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Blasphemous ski review

post #1 of 14
Thread Starter 
Why, you ask, is this a blasphemous ski review? Because I am going to tell you how wonderful a 157cm ski rides. :

Consider the Atomic Metron 9. This season’s model.

This review is from a “strong intermediate’s” perspective. A little about me. Prior to last season, I skied, maybe 12 or 15 times in my entire life. I got tired of being a mediocre skier. So I bought a set of K2 Escape 5500s at the end of the 2004 season along with boots. Got a season pass and skied 47 times last season and 30 times this season. I progressed rapidly and outgrew the boots and skies. So I demoed skies and chose the M9.

Also I have no history of skiing on 205s, so the idea of short skis working well is easily accepted by me. The charts say I should be on 160s, so I say OK and I ski and have fun.


The M9 is a great ski. Compared to the K2 ( a good choice for a first ski) I suddenly am faster and can descend steep stuff with greater ease. Powder is no longer a problem. Slush no longer is a factor and ice is handled well. From my perspective this is an excellent ski for the progressing intermediate. Just using the ski makes one a better skier IMO. Another plus is that the M9 is made in Austria. The K2 is made in China. Need I say more? Do they have ski resorts in China?

Now as to the length, it appears that Atomic delivers as promised. For my weight and skill level the chart said I should go with the 157 length. So I did. As far as speed and stability are concerned the limiting factor is my brain, not the skis. I go fast and the skis do fine. Stable and smooth. Float in powder is good for a nonpowder ski. My skill level seems to be the limiting factor in powder, not the skis. .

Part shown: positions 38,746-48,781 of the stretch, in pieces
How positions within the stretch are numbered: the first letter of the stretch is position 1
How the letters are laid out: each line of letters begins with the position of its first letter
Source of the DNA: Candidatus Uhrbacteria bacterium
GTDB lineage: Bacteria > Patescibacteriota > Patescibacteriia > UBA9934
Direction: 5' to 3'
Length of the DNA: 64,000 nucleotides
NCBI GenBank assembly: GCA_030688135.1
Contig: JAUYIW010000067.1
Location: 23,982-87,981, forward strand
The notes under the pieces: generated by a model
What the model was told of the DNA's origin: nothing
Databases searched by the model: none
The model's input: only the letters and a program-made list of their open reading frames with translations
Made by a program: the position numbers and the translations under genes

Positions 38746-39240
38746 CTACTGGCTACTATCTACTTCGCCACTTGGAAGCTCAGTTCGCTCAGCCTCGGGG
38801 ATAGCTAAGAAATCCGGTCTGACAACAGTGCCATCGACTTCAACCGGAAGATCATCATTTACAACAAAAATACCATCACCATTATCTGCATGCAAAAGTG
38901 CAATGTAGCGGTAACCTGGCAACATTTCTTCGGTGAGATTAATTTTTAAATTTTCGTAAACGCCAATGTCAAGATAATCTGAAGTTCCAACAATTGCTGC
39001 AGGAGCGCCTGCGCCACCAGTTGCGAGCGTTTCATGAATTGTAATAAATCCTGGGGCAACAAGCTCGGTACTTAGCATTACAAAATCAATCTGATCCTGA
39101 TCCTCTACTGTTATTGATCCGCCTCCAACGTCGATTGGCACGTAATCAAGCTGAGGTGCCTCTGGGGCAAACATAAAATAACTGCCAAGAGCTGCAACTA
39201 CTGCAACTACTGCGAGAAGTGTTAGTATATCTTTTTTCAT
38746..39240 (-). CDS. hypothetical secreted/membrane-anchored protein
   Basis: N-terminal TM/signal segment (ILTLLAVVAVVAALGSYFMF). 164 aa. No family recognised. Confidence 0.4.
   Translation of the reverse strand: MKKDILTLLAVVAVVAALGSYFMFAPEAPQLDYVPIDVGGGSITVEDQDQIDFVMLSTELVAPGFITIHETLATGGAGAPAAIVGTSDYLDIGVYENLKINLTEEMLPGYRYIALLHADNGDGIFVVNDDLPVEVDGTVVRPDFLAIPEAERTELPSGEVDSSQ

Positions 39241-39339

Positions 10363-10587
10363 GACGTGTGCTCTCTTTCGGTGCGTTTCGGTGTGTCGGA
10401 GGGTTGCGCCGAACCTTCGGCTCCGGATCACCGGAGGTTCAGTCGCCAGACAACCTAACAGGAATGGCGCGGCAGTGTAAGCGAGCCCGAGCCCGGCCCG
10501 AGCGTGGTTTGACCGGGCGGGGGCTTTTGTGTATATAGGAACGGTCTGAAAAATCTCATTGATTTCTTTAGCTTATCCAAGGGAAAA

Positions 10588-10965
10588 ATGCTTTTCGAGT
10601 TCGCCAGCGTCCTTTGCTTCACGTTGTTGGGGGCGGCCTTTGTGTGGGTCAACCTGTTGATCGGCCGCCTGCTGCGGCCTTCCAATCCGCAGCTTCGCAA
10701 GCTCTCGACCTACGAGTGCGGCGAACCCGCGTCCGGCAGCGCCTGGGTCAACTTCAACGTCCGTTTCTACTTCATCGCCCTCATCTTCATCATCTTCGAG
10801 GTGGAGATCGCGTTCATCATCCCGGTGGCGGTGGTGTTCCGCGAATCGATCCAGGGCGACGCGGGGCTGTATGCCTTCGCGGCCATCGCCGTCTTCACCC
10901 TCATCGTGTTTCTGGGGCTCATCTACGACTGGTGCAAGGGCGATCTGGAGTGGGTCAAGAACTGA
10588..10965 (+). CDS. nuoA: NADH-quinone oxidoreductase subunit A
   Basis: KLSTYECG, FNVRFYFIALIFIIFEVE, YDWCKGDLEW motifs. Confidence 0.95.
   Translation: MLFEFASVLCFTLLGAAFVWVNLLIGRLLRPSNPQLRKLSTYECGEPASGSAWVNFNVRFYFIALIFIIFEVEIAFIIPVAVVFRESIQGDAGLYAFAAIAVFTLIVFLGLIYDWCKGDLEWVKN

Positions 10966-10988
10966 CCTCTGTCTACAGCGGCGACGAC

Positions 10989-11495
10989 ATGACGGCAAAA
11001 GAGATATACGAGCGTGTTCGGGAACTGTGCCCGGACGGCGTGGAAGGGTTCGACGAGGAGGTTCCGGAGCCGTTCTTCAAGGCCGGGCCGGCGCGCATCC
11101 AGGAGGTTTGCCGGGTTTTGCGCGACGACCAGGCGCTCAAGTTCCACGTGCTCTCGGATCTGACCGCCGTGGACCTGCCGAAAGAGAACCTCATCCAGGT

So there you have it. Perhaps in a few years I might go to 164s, but the idea of skiing something over 170cm seems like a bad idea. I would hate to give up the technical nimbleness of the shorter ski for the sake of more speed. But that is just me.

As a "do it all" ski the Metron line seems to work. Good on the groomers and good off trail.
post #2 of 14
Quote:
Originally Posted by SNPete
Why, you ask, is this a blasphemous ski review? Because I am going to tell you how wonderful a 157cm ski rides. :

Consider the Atomic Metron 9. This season’s model.
Perhaps you should get the lay of the land before using words like blasphemous. You have wandered into the midst of short ski central, and into the metron hotbed of the world. Your post is about as blasphemous as saying AMEN in a church.

Oh, and welcome to epicski, you'll fit right in.
post #3 of 14
Thread Starter 
Quote:
Originally Posted by volantaddict
Perhaps you should get the lay of the land before using words like blasphemous. You have wandered into the midst of short ski central, and into the metron hotbed of the world. Your post is about as blasphemous as saying AMEN in a church.

Oh, and welcome to epicski, you'll fit right in.
Thanks. I got the impression from some other treads that long is good and short is bad.

http://forums.epicski.com/showthread.php?p=483095

I do appreciate the idea that in some situations long has its place. My son does backcountry and chutes and favors 185s with AT bindings.
post #4 of 14
Quote:
Originally Posted by volantaddict
..... Your post is about as blasphemous as saying AMEN in a church.....
.

SNPete, welcome to the wonderful world of Metron ownership.
post #5 of 14
SNPete: Nice post. I like the detail you provided for how the ski worked for you and your description of your skiing progression and ability. I like your thoughts on how you might move up to a longer ski and I think its easy to ski most terrain with the shorter skis now a days. most importantly it sounds like you enjoyed the ski and are having fun in the sport. Keep at it, your right as ability improves there will be lots of skis that will do anything you ask of it.
post #6 of 14
Quote:
Originally Posted by SNPete
Thanks. I got the impression from some other treads that long is good and short is bad.

http://forums.epicski.com/showthread.php?p=483095

I do appreciate the idea that in some situations long has its place. My son does backcountry and chutes and favors 185s with AT bindings.